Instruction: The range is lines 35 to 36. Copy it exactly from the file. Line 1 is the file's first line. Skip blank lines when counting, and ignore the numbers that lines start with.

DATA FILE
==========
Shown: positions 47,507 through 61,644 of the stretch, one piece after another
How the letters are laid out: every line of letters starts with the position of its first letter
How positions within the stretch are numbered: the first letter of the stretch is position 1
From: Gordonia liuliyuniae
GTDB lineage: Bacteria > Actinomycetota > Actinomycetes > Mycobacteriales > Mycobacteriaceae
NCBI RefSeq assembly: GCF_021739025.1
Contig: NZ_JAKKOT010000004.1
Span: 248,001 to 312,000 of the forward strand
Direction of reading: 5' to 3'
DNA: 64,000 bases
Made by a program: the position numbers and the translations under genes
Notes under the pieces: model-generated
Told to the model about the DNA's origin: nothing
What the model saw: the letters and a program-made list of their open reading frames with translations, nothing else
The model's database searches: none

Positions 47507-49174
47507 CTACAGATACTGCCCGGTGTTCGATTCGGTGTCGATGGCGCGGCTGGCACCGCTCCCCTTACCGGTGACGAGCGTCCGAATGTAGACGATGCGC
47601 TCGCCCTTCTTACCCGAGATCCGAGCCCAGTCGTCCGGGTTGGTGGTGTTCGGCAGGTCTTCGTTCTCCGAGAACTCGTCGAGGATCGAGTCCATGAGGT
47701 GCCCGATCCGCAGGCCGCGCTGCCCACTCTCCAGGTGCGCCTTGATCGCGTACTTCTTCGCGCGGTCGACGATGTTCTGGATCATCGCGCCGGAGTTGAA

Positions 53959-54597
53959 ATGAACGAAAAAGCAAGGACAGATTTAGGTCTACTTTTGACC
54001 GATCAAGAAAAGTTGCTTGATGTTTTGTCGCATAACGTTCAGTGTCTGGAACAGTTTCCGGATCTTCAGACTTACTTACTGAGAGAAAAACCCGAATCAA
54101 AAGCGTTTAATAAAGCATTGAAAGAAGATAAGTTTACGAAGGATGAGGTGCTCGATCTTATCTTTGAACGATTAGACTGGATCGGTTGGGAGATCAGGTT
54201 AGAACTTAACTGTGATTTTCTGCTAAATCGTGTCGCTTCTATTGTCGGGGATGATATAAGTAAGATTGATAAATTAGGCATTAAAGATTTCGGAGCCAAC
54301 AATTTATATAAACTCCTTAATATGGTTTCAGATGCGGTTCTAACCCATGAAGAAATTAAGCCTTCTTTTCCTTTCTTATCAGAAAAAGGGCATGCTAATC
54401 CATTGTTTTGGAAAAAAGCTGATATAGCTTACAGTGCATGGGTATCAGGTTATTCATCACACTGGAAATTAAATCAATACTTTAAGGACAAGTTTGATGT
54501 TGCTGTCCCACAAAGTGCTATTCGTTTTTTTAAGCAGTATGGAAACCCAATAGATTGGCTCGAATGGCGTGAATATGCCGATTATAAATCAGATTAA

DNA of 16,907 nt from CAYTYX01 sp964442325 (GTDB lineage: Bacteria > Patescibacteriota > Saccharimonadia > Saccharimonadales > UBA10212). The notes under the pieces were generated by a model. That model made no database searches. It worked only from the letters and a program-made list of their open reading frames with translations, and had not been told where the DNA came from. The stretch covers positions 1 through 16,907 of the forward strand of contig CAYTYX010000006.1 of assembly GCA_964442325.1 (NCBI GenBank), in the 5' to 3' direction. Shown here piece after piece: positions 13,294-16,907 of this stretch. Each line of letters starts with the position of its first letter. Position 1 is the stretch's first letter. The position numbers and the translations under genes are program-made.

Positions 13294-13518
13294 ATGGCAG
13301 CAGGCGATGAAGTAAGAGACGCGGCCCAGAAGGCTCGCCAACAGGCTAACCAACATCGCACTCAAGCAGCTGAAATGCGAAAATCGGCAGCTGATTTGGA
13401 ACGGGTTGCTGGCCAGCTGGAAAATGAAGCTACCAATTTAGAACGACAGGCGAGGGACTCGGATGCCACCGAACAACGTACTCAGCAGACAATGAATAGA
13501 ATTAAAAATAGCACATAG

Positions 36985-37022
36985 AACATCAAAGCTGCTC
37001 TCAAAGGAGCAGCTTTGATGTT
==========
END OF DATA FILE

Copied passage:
36985 AACATCAAAGCTGCTC
37001 TCAAAGGAGCAGCTTTGATGTT